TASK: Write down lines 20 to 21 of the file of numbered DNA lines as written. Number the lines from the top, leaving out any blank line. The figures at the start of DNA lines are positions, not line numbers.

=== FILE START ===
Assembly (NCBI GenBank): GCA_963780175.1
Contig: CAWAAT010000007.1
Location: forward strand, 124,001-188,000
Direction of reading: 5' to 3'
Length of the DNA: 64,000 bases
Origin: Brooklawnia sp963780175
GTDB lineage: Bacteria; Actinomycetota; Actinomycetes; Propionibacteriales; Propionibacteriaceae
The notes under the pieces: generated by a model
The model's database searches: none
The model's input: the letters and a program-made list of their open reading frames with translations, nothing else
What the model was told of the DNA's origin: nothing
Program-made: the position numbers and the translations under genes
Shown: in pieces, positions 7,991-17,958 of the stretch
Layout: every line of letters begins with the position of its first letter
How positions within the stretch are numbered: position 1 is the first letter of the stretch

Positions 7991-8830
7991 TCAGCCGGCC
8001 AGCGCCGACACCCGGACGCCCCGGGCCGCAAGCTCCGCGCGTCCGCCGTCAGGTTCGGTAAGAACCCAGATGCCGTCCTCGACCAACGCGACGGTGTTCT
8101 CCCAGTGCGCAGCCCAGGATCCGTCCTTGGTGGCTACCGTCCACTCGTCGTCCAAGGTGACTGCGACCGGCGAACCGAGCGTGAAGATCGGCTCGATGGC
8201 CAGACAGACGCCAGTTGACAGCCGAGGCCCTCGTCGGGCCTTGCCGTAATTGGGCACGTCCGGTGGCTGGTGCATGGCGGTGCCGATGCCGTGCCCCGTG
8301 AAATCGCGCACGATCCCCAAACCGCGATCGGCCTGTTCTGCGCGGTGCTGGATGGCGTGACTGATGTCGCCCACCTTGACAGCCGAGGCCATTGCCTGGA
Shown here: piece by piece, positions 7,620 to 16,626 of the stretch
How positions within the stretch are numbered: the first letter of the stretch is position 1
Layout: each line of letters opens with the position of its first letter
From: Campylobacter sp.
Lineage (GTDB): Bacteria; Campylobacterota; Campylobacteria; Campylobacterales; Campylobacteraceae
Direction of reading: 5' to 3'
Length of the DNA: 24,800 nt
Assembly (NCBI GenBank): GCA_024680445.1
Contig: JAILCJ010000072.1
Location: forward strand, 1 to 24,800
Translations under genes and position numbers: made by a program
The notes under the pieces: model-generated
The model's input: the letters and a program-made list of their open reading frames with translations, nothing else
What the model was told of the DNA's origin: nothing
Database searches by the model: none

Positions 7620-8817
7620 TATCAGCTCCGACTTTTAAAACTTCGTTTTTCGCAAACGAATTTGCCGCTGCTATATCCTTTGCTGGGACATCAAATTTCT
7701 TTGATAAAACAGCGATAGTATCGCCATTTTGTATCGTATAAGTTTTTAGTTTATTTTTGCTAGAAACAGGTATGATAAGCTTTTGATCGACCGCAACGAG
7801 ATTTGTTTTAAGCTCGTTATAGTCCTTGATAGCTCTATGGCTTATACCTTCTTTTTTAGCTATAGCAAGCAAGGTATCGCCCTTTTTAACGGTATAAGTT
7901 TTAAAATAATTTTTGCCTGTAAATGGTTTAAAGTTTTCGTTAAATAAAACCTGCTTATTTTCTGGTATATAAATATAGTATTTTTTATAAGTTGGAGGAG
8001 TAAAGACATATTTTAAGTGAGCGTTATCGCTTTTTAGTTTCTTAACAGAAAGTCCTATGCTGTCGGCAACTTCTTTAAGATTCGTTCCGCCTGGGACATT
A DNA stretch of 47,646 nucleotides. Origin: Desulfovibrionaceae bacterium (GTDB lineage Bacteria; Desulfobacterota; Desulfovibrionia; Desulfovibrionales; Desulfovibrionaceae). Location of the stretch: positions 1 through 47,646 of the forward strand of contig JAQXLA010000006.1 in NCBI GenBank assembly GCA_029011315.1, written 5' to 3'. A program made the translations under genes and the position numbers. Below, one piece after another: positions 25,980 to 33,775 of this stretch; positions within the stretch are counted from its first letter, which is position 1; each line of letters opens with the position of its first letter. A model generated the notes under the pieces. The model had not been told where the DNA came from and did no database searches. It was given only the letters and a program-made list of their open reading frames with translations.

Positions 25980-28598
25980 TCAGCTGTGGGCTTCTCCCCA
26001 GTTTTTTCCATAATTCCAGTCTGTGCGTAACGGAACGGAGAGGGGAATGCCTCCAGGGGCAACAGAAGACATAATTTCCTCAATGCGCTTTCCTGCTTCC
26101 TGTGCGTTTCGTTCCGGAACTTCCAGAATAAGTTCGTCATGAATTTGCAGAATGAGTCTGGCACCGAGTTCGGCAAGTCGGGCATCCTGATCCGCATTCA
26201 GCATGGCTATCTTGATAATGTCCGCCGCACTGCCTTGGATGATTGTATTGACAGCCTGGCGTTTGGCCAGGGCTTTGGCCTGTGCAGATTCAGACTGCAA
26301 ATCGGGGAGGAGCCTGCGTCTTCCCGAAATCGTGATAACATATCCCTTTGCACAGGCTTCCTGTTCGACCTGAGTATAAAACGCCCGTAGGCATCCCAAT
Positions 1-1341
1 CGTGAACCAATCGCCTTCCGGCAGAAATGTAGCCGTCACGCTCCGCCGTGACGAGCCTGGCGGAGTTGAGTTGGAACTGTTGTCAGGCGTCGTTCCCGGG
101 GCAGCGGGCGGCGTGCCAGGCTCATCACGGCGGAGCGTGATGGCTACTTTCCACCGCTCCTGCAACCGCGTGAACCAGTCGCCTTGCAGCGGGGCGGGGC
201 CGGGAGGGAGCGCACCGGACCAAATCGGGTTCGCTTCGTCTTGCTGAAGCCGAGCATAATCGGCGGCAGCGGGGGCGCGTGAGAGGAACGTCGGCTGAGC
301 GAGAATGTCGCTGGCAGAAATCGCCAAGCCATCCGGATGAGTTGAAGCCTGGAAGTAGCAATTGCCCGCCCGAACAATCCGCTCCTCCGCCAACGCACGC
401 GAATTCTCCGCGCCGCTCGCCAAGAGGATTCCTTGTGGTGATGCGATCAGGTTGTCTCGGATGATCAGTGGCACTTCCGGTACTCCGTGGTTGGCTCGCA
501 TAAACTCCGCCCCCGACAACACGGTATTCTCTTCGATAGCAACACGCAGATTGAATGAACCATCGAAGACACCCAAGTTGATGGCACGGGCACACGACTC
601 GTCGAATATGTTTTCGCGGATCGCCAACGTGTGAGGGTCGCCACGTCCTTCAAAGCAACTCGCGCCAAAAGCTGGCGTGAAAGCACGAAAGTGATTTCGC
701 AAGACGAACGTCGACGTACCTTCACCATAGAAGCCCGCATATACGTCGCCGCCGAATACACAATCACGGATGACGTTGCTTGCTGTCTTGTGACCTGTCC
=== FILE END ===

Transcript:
8201 CAGACAGACGCCAGTTGACAGCCGAGGCCCTCGTCGGGCCTTGCCGTAATTGGGCACGTCCGGTGGCTGGTGCATGGCGGTGCCGATGCCGTGCCCCGTG
8301 AAATCGCGCACGATCCCCAAACCGCGATCGGCCTGTTCTGCGCGGTGCTGGATGGCGTGACTGATGTCGCCCACCTTGACAGCCGAGGCCATTGCCTGGA